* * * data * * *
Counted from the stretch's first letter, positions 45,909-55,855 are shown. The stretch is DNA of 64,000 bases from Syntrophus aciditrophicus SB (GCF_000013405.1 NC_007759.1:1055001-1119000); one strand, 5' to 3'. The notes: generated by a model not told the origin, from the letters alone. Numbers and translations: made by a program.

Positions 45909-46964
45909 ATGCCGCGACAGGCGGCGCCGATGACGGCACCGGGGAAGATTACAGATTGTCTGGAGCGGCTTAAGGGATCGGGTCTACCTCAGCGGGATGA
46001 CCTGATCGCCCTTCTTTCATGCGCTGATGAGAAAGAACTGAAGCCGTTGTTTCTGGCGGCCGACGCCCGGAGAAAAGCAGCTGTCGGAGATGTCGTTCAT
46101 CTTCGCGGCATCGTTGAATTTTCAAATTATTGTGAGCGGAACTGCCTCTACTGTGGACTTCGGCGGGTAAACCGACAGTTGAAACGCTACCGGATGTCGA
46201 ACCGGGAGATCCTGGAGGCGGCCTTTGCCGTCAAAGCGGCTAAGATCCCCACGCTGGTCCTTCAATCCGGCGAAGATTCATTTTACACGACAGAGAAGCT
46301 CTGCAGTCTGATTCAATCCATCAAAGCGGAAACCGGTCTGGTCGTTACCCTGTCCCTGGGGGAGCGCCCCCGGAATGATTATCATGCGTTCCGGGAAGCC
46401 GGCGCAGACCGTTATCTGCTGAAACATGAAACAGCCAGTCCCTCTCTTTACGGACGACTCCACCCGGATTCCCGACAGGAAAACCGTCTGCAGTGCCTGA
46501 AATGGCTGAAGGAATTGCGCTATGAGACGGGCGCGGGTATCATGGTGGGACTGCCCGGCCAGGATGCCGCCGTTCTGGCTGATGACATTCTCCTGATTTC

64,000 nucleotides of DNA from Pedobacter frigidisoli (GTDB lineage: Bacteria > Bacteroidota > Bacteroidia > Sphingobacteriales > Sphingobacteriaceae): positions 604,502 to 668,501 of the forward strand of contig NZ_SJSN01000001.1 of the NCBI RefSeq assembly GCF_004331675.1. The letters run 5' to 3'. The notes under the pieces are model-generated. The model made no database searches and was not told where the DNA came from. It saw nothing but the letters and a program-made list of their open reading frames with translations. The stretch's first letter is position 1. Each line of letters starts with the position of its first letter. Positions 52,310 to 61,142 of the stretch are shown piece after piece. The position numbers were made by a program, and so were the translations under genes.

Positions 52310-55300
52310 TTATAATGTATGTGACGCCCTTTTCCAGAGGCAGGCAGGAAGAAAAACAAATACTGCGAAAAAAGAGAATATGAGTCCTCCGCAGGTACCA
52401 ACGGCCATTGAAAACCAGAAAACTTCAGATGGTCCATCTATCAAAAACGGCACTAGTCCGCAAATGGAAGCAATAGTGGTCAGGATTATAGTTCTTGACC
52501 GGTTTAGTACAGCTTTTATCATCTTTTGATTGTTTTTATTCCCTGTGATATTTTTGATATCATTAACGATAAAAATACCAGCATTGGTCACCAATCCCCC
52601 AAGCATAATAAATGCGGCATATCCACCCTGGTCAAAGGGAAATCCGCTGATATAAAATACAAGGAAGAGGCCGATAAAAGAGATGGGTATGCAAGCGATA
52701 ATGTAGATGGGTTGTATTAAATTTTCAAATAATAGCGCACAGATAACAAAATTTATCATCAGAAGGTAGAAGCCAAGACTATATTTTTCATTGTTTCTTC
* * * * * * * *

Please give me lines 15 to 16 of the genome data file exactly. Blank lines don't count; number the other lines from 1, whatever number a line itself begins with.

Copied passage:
52601 AAGCATAATAAATGCGGCATATCCACCCTGGTCAAAGGGAAATCCGCTGATATAAAATACAAGGAAGAGGCCGATAAAAGAGATGGGTATGCAAGCGATA
52701 ATGTAGATGGGTTGTATTAAATTTTCAAATAATAGCGCACAGATAACAAAATTTATCATCAGAAGGTAGAAGCCAAGACTATATTTTTCATTGTTTCTTC